Hart, A.L.; Kamm, M.A.; Knight, S.C.; Stagg, A.J.
April 2003
Gut;Apr2003 Supplement 1, Vol. 52, pA56
Academic Journal
Introduction: Dendritic cells (DC) are antigen-presenting cells present throughout the gastrointestinal tract that interact with bacteria and determine the subsequent T cell response. Probiotic bacteria are effective in the treatment of some inflammatory bowel diseases. Probiotic bacteria modulate immune function, but the effect of these bacteria on DC is unclear. This study aimed to determine whether probiotic bacteria influence DC phenotype and cytokine production. Methods: DC were identified by multi-colour flow cytometry as an HLA-DR+ lineage- (CD3-, CD14-, CD16-, CD19-, CD34-, CD56-) population in blood. Cell wall fractions of the 8 probiotic bacteria present in the probiotic combination VSL#3 in addition to Streptococcus faecium, Escherichia coli Nissle strain and lipopolysaccharide (LPS) were prepared by sonication and centrifugation and cultured with whole blood. Changes in maturation and co-stimulatory markers (CD80, CD86, CD83 and CD40) and cytokine production (IL-12 and IL-10) were analysed by flow cytometry. Results: The combination of organisms in VSL#3 downregulated IL-12 and upregulated IL-10 production by DC in a dose-dependent manner. All the individual components downregulated IL-12 production, but only the bifidobacteria strains enhanced IL-10 production. All the bacteria upregulated all the co-stimulatory and maturation markers with the exception of the bifidobacteria strains which downregulated CD80 expression. An anti-lL-10 antibody did not prevent this effect. LPS had opposing effects to VSL#3, enhancing IL-12 and decreasing IL-10 production. Co-culturing VSL#3 with LPS indicated crossregulation of the DC cytokine response. The enhanced IL-12 seen with LPS alone was reduced in the presence of VSL#3 but IL-10 production seen with VSL#3 alone was maintained in the presence of LPS. Conclusions: Probiotic bacteria differentially activate DC in vitro in a manner that may favour an anti-inflammatory T cell response.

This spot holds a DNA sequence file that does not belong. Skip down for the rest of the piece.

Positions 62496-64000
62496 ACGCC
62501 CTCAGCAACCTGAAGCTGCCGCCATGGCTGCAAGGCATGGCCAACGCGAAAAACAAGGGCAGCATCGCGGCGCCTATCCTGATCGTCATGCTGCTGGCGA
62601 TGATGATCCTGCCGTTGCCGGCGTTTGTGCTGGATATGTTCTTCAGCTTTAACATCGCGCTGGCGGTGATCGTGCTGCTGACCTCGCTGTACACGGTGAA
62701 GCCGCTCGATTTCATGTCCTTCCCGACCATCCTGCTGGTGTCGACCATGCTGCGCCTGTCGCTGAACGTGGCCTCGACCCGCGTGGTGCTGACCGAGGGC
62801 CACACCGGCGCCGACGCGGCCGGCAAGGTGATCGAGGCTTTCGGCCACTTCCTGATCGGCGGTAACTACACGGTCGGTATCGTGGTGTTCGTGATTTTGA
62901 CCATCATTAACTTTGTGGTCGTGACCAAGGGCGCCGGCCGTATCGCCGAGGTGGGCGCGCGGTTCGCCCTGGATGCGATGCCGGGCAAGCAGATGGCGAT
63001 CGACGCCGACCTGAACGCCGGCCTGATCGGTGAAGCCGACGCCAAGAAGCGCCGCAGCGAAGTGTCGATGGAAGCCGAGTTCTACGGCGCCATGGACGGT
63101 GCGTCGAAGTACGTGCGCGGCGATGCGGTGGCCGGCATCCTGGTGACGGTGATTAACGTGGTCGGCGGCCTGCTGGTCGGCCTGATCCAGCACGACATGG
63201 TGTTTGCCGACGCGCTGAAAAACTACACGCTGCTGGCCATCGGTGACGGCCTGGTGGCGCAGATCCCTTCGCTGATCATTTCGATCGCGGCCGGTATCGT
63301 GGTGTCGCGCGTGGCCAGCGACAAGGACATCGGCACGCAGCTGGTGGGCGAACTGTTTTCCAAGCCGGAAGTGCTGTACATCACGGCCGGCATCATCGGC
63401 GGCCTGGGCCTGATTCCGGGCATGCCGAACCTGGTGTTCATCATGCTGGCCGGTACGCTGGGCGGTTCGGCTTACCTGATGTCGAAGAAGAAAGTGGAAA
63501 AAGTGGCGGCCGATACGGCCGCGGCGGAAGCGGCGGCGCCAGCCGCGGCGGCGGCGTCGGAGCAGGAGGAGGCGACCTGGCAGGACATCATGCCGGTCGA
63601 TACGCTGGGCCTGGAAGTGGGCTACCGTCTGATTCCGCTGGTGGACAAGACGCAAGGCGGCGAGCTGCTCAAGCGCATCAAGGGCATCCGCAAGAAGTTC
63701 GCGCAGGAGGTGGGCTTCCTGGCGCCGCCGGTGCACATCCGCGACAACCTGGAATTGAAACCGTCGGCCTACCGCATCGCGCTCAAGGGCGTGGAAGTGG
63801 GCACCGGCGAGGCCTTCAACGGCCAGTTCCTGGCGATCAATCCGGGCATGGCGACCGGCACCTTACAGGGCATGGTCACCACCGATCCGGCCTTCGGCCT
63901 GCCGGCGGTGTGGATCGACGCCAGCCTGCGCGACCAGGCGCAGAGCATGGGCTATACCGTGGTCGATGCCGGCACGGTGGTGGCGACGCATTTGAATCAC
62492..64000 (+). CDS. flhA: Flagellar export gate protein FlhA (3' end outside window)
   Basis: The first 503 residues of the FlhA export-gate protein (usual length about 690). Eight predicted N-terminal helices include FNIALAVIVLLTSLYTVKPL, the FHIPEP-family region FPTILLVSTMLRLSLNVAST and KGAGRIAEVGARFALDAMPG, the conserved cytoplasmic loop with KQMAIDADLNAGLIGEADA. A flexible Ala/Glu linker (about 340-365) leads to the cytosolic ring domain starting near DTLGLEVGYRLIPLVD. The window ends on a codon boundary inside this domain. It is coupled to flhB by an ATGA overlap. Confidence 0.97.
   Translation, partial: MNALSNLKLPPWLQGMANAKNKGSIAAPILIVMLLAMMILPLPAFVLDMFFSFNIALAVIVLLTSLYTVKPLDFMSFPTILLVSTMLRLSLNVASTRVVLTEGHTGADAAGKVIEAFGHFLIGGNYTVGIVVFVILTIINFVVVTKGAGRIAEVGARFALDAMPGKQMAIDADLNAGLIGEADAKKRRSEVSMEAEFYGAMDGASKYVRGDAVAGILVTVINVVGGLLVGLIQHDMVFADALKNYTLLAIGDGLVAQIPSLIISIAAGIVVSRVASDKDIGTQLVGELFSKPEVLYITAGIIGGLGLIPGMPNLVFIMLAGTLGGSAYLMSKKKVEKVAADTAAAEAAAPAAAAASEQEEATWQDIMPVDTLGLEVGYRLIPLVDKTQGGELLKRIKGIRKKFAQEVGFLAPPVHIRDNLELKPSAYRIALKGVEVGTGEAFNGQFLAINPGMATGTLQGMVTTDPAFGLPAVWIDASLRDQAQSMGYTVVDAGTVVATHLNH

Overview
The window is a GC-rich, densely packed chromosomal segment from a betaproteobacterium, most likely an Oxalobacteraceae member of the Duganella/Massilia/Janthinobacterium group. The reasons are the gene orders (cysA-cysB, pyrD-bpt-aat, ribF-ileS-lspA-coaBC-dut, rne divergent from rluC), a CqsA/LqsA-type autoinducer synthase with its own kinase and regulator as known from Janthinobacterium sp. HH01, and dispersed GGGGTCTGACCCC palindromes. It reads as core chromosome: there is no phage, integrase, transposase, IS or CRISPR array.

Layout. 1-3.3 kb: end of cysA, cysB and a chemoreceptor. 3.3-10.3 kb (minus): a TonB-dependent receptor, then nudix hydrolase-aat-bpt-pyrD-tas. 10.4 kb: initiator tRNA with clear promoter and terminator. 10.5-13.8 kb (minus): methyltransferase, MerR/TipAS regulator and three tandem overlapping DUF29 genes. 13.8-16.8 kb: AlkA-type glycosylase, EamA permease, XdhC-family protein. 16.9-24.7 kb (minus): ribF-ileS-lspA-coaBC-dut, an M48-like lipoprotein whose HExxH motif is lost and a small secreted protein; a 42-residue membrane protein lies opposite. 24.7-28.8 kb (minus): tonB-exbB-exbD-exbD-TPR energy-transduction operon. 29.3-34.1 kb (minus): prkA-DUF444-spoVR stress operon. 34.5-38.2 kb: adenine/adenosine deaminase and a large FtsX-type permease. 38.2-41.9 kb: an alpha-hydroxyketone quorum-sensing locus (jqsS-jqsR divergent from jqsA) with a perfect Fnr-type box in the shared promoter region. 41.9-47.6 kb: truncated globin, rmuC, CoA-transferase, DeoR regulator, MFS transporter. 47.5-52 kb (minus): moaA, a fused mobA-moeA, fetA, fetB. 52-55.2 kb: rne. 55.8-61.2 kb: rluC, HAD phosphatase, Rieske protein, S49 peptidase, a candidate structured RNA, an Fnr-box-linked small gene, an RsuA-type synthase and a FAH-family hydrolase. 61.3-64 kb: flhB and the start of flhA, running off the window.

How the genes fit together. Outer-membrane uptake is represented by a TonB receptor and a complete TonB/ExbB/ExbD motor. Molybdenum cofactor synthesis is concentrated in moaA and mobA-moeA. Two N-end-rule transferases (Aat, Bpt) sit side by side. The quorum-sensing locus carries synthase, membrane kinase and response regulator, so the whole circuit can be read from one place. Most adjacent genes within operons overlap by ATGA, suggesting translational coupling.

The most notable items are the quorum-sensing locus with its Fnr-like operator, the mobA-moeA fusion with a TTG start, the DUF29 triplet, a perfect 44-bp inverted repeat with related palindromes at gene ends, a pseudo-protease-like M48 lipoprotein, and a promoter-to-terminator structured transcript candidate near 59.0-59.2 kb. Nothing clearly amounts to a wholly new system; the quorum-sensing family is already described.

Related Articles

  • Role of Dendritic Cell-Derived Cytokines in Immune Regulation. Yonghong Wan; Bramson, Jonathan // Current Pharmaceutical Design;Jul2001, Vol. 7 Issue 11, p977 

    Over the last several years, it has become increasingly clear that dendritic cells (DC) are not only critical for the initiation of T cell immunity, but these cells also determine the course of the subsequent immune response (i.e. tolerance vs. immunity, Th1 vs Th2). However, the mechanisms by...

  • From the editors.  // Nature Reviews Immunology;Sep2011, Vol. 11 Issue 9, p567 

    An introduction is presented in which the editor discusses various reports within the issue on topics including dendritic cell (DC) deficiency, immune responses, and the anti-inflammatory effects of exercise.

  • Immature, but not inactive: the tolerogenic function of immature dendritic cells. Mahnke, Karsten; Schmitt, Edgar; Bonifaz, Laura; Enk, Alexander H; Jonuleit, Helmut // Immunology & Cell Biology;Oct2002, Vol. 80 Issue 5, p477